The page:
Again I have chosen the theme “Advent in Alexandria” as I will spend half of Advent there in service to God’s workers there. I am researching along these lines with the aim of learning how these fathers might help us from their writings to prepare us for the coming of our Lord Jesus Christ.
So far, I am struck by the fact that all of them endured many difficulties. Some battled against heresy that threatened to destroy the church from within. Others faced fierce persecution from outside. I believe God has led me to mine their writings to inspire us as we encounter varying difficulties. The message is clear: do not lose heart! Their generosity soars to unthinkable levels and stirs our hearts as we see them giving their lives in Christian service.
In the excerpt of the letter of Dionysius posted above, consider the torment that the old man Metras and the believing woman Quinta endured. With the “old man” label, we surmise that Metras was an elder and an influential guy. Likely the mob thought that if they could get him to renounce his faith others would follow. Are you Metras? Though up in years, might your greatest tests of trust in God be yet ahead of you?
And what about Quinta. She is clearly known for her faith, and remains true despite suffering horribly. Are you Quinta? Are you known for your faith and willing to stay true no matter the watching world throws at you?
Notice that their possessions were plundered too. We can only imagine the losses they endured though yet the gains that awaited them in the eternal kingdom are inestimable. What helped them to persevere and to not lose heart? Likely they remembered what that Dionysius (or Origen before him) had undoubtedly taught them about humble obedience and perseverance. Those who are persecuted have the hope of the kingdom as a reward from our generous God! As Jesus reminds us in Matthew 5:10, “Blessed are those who are persecuted because of righteousness, for theirs is the kingdom of heaven.”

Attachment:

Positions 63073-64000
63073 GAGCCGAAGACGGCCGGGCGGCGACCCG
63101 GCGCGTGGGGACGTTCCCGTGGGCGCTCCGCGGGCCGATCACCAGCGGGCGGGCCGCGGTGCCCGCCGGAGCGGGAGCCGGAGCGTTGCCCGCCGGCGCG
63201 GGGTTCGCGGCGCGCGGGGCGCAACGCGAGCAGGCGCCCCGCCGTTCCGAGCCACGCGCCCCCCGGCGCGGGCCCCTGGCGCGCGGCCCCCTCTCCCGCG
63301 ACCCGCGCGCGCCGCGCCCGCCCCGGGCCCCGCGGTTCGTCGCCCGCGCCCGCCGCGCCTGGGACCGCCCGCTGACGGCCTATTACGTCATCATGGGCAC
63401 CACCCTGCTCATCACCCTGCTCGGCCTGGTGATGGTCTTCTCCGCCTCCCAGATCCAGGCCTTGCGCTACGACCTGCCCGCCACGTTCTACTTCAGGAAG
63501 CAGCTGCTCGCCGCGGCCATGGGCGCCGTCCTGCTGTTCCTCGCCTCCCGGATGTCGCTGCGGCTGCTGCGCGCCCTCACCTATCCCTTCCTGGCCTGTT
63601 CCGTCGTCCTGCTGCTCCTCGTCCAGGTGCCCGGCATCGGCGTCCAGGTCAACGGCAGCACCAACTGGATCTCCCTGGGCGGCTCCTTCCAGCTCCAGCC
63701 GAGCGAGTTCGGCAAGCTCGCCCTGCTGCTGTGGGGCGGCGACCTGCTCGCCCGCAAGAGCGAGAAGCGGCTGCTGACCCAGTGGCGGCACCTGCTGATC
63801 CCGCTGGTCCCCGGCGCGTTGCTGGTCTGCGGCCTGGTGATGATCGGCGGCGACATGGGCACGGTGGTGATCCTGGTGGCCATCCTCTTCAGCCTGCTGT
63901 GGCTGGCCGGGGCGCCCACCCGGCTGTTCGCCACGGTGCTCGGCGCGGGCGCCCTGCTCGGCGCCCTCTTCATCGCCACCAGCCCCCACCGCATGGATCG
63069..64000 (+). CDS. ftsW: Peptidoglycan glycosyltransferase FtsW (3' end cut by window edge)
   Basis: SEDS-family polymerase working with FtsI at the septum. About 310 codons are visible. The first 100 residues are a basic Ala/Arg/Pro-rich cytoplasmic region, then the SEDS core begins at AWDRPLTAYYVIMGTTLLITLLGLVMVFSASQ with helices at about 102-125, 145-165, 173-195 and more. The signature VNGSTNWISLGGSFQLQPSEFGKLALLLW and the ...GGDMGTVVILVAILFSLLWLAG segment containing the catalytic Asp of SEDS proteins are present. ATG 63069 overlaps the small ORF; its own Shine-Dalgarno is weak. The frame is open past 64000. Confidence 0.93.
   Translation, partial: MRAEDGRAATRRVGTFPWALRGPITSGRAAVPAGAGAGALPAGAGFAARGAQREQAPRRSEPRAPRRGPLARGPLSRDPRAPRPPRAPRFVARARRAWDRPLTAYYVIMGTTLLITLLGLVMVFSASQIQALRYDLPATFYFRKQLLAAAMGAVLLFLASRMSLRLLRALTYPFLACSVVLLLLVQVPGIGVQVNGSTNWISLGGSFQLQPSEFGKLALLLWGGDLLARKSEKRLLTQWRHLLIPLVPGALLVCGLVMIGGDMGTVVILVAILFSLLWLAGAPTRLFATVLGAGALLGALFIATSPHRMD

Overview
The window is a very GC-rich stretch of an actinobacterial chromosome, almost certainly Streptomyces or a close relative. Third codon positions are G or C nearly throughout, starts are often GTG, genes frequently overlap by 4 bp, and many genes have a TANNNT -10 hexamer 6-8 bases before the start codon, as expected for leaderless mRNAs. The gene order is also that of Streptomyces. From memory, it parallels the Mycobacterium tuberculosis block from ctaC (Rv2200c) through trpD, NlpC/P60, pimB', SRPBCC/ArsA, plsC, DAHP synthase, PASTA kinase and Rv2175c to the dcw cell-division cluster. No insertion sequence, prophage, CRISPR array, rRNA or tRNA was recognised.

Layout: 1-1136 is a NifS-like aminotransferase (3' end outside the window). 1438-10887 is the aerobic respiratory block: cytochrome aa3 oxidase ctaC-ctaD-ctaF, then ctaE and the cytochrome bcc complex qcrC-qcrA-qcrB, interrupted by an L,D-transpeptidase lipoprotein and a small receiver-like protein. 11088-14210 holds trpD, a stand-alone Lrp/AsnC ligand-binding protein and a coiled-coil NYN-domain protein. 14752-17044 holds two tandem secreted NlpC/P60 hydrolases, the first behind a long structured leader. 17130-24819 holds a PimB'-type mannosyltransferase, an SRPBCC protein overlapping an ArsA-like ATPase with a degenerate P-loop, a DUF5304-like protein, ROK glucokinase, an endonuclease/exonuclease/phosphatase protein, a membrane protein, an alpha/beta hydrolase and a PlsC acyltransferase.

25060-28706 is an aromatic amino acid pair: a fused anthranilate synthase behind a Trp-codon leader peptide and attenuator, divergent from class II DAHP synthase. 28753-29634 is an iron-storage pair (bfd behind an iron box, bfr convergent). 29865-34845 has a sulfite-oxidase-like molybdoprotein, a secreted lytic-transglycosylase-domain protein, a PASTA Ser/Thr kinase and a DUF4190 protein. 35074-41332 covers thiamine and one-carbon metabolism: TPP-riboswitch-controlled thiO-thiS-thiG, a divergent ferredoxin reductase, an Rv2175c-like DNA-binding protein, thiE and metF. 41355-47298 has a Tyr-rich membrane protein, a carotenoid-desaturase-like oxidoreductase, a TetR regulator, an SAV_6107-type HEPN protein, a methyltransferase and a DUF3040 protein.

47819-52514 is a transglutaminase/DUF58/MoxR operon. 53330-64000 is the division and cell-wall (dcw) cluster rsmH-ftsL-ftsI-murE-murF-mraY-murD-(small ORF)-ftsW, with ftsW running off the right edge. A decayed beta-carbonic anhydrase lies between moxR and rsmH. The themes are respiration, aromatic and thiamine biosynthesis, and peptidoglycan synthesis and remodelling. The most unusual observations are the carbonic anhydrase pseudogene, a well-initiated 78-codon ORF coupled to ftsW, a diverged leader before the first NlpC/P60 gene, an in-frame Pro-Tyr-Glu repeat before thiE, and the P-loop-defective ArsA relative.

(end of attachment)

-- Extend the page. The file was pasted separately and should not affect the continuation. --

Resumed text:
Would you be able to endure? Do you count yourself blessed when you suffer? I am learning that suffering drives me to my knees in prayer and dependance on God. Then, over time, I discover that’s the posture for navigating every day and every challenge. So, wherever you are and whatever you face today, remember the hope that we have because of Jesus Christ our Lord, whose coming we await with great anticipation. Take heart in what we have learned this week: that we can give all we have and endure persecution and plunder because Jesus has promised us the kingdom. What gain!
Whenever I face a trial, my daughter Sophie sweetly reminds me, “You got this, Dad, because God’s got you.” I can think of no more generous gift that we can give those who are enduring hard times than to encourage them lovingly to not lose heart. Before the great cloud of witnesses, Metras and Quinta shined like lights for Christ and their legacy lives on to this day. What will you do when your moment comes? Come alongside anyone you know who is suffering. Give them the generous gift of love and encouragement, and remind them, “You got this because God’s got you.”Read more